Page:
So, sustainability isn’t just about recycling and reducing waste. More and more, it’s also about social impacts.


RN: What do you see as the biggest challenge when it comes to sustainability right now?

MT: You can pick any area, like waste or handling waste. If you’re going to be a zero-waste facility, it’s hard. You need to consider the whole ecosystem. In other words, it’s not just deciding you’ll handle it on your own, you have to ask “Where are all those waste streams from different kind of materials coming from?”

So, [waste management] takes a lot of collaboration from different organizations. There might be non-governmental groups getting involved and local governments or municipalities offering recycling options. These issues – any of them – are not easy to solve alone. They take a collective group.


RN: What do you see as the biggest sustainability challenge over the next 10 years?

MT: I think we’re seeing the beginning points of some of these challenges as our population grows. I think they are just going to [increase]. There’s going to be more demand for energy. More waste. More different kinds of waste. Access to clean water. I think we’re still going to be working to solve those things. Again, it’s going to take ecosystems of partners from different areas coming together to solve these issues.


RN: Does 3M have those kinds of partners now? 

MT: Yes, cool roofing is an example of one such 3M partnership. The city of Los Angeles had put in an ordinance in place a little over a year ago to require cool roofs be installed in the city of LA. When the city established that ordinance, it was going to require collaboration among many organizations.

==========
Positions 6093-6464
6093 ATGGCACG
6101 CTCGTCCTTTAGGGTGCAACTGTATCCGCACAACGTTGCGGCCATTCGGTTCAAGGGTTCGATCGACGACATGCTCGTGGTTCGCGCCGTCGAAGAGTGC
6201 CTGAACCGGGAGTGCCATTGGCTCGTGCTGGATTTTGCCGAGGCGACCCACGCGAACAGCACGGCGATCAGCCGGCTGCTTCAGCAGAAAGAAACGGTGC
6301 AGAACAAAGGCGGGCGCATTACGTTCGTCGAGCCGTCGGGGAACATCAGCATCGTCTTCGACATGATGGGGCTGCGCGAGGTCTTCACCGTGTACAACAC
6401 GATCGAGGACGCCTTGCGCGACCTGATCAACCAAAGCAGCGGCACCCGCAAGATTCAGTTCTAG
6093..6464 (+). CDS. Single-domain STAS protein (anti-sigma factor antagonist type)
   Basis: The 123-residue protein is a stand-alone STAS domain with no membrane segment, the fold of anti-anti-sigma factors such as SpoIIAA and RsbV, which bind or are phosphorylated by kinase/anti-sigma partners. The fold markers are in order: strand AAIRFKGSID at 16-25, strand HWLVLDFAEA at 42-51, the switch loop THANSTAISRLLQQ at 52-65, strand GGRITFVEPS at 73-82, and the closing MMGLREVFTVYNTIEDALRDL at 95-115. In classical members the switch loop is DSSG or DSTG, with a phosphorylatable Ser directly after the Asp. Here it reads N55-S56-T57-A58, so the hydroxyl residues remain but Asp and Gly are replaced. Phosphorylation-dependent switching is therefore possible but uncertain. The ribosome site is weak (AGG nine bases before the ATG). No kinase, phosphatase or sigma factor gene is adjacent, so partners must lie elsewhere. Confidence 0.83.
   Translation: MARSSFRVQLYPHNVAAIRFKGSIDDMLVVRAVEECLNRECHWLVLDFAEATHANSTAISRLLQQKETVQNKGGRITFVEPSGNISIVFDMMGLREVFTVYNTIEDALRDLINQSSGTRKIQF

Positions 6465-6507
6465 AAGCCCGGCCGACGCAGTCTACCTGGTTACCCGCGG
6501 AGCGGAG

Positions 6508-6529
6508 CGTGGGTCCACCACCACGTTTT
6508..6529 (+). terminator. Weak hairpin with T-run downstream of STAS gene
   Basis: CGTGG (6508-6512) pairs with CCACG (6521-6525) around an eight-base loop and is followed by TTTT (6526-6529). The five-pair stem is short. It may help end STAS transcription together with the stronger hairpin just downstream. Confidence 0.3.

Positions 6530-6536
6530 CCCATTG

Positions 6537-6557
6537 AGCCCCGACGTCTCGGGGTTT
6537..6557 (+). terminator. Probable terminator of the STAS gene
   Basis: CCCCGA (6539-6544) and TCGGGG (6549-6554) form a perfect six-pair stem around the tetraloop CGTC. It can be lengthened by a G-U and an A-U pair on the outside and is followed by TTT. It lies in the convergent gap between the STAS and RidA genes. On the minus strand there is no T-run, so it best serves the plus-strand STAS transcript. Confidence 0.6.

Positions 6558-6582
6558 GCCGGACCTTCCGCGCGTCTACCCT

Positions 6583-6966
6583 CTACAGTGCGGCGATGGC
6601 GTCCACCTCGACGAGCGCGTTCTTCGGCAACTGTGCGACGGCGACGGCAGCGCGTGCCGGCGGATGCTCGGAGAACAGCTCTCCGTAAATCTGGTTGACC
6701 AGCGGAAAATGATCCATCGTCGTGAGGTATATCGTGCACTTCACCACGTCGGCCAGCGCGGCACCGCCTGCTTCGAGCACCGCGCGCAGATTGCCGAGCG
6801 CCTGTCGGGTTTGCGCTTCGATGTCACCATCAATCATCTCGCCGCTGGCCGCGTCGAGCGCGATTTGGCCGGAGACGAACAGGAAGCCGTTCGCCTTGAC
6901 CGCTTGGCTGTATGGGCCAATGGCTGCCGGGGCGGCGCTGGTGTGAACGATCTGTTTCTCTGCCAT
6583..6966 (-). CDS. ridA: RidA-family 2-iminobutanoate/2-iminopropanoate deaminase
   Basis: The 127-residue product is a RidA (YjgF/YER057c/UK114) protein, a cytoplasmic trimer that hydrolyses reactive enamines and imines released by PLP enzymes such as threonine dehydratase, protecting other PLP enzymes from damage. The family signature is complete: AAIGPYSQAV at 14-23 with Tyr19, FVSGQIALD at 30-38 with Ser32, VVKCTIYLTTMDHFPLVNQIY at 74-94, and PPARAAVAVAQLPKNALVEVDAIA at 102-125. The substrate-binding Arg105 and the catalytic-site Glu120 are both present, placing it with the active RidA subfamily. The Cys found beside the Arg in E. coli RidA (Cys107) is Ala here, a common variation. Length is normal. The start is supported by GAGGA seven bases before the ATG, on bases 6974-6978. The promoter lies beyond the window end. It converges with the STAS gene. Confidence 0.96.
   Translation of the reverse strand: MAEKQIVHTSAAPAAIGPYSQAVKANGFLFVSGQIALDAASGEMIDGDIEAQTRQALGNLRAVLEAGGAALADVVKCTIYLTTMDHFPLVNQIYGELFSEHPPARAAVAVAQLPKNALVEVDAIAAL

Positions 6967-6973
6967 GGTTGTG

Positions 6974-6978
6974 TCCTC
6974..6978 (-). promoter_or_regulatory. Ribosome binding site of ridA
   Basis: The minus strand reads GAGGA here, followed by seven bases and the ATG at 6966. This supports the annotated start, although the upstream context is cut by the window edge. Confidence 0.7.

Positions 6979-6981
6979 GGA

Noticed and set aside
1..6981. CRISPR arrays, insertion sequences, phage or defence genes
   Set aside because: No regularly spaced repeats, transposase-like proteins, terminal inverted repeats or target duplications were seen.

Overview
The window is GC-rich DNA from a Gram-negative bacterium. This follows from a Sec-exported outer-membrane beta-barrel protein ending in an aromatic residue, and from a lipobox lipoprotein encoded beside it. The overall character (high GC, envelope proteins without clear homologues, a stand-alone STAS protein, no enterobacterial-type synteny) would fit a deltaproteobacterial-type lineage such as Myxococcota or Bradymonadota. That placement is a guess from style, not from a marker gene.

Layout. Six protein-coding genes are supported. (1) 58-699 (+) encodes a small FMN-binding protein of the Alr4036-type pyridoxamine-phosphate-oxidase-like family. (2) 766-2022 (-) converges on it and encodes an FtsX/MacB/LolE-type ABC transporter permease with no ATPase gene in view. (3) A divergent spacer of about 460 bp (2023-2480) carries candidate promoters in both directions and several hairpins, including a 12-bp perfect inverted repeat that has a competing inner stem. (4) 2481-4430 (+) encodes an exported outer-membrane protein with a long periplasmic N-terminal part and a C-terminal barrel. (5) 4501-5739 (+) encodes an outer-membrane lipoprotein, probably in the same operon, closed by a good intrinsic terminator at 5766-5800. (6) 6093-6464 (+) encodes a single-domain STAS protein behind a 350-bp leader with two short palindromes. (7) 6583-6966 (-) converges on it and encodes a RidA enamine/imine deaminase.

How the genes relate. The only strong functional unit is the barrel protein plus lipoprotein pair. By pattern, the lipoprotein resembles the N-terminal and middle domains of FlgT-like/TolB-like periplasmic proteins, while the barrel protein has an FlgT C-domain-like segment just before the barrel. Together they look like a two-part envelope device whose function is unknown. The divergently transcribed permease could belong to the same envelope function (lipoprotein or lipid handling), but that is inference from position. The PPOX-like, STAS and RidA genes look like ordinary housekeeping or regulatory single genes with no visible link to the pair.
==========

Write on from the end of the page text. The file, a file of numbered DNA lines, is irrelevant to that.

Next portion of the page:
3M is now working with Climate Resolve, an NGO that’s very much focused on protecting vulnerable populations, helping to do science-based research on where those populations are and where we need to focus our efforts. We’re working with government officials in the governor’s office and other people in the area that make the different building codes. Because you don’t want to propose a solution that isn’t cost-effective, or isn’t viable, or that doesn’t have a supply chain to implement it. We’ve also been working with our industry partners, because we don’t actually make asphalt shingles or install them. We just produce the special roofing granules – the beginning piece.


“[A childlike mentality] means staying curious, having a never-ending pursuit of learning and asking “Why?” or “What if?” or thinking “Gee, I wonder about that.”


RN: What kinds of skills are needed for the next generation to solve these problems?

MT: I love engineering fields – really, any of them. I’m a chemical engineer from training. My son is going into mechanical engineering and my daughter is going into engineering mechanics. My husband is a chemical engineer.

I think I love engineering because it’s inherently problem solving. And I think the biggest thing people will need moving forward is adaptability to learning as well as constant learning, because the biggest challenges will be that their jobs are going to be reinvented at rates we’ve never seen before.